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Uruguay Defends Luis Suárez’s Latest Bite As the World Calls for Punishment

Luis Suarez of Uruguay and Giorgio Chiellini of Italy react after a clash during the 2014 FIFA World Cup Brazil Group D match between Italy and Uruguay at Estadio das Dunas on June 24, 2014 in Natal, Brazil.
Photo: Matthias Hangst/Getty Images

When Uruguay’s Luis Suárez appeared to sink his teeth into the shoulder of Italian defender Giorgio Chiellini in yesterday’s World Cup match between the two soccer powers, ESPN broadcaster Stewart Robson said, “Oh, dear. Oh. Oh, dear, dear, dear … It looks to me, dare I say it, that he’s had a little bite at Chiellini.”

As shocking as it is to see a grown man bite another in the middle of a sporting event, Robson wasn’t shocked. Stunned maybe, but certainly not shocked, because Suárez has done this twice before. This time, FIFA has launched an investigation into the bite, and given Suárez’s history and the severity of the crime, the Cannibal, as he was known in the Netherlands after his first biting incident, could face severe punishment, including a ban from the rest of the World Cup. 

That’s certainly what the British press wants. It’s what Chiellini and his scarred shoulder want. It’s what the fans on the streets of London want. But for some, it’s not enough. Former England International Paul Scholes said the ban should be longer since Uruguay could lose its very next game anyway. Former USMNT forward and current ESPN broadcaster Taylor Twellman went further, calling for FIFA to suspend Suárez for life. That won’t happen, as FIFA’s disciplinary code allows for a maximum two-year ban.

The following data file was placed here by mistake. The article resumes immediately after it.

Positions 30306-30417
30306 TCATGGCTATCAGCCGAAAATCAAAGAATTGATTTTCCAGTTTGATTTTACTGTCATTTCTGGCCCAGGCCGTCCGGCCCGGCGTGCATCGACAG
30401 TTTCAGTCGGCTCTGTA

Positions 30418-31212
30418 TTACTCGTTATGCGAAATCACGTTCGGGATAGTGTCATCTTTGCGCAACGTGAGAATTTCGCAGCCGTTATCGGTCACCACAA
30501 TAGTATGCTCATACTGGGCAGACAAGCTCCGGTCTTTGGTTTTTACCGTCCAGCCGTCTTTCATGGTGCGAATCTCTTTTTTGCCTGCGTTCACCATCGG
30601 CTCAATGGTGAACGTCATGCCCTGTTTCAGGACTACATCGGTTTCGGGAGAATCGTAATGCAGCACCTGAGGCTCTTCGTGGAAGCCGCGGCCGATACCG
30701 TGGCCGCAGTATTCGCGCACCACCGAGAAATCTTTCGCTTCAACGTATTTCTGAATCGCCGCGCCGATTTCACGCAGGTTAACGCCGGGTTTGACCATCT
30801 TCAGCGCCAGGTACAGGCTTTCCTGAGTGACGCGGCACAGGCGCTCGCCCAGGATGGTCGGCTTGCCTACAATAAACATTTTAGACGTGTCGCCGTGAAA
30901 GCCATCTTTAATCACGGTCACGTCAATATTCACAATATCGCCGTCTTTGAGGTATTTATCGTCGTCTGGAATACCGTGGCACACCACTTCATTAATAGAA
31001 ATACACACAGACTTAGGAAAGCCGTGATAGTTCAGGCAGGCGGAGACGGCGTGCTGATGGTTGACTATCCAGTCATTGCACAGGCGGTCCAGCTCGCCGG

The near united front against Suárez does not extend to Uruguay, where his teammates and countrymen have been quick to defend the insatiable striker. “In our view, the TV images are not clear and you can’t see Suárez biting Chiellini’s shoulder,” broadcasting company Tenfield said. Uruguay captain Diego Lugano shifted the blame to Chiellini, who pulled down his jersey after the bite to show the referee the marks. “I’ve just watched the TV images and I didn’t see anything. What I saw was a struggle and a photo of Chiellini which showed an old scar. You have to be stupid to imagine that scar is recent, very stupid,” Lugano said.

For his part, Suárez brushed off the incident. “These are just things that happen out on the pitch,” he told Uruguay’s Channel 10 after the match. Not that he was admitting to the bite. “It was just the two of us inside the area and he bumped into me with his shoulder,” he said. And Suárez just happened to be daydreaming about eating a Dagwood sandwich at the very moment of the bump.

Luis Suárez Defends Bite As FIFA Investigates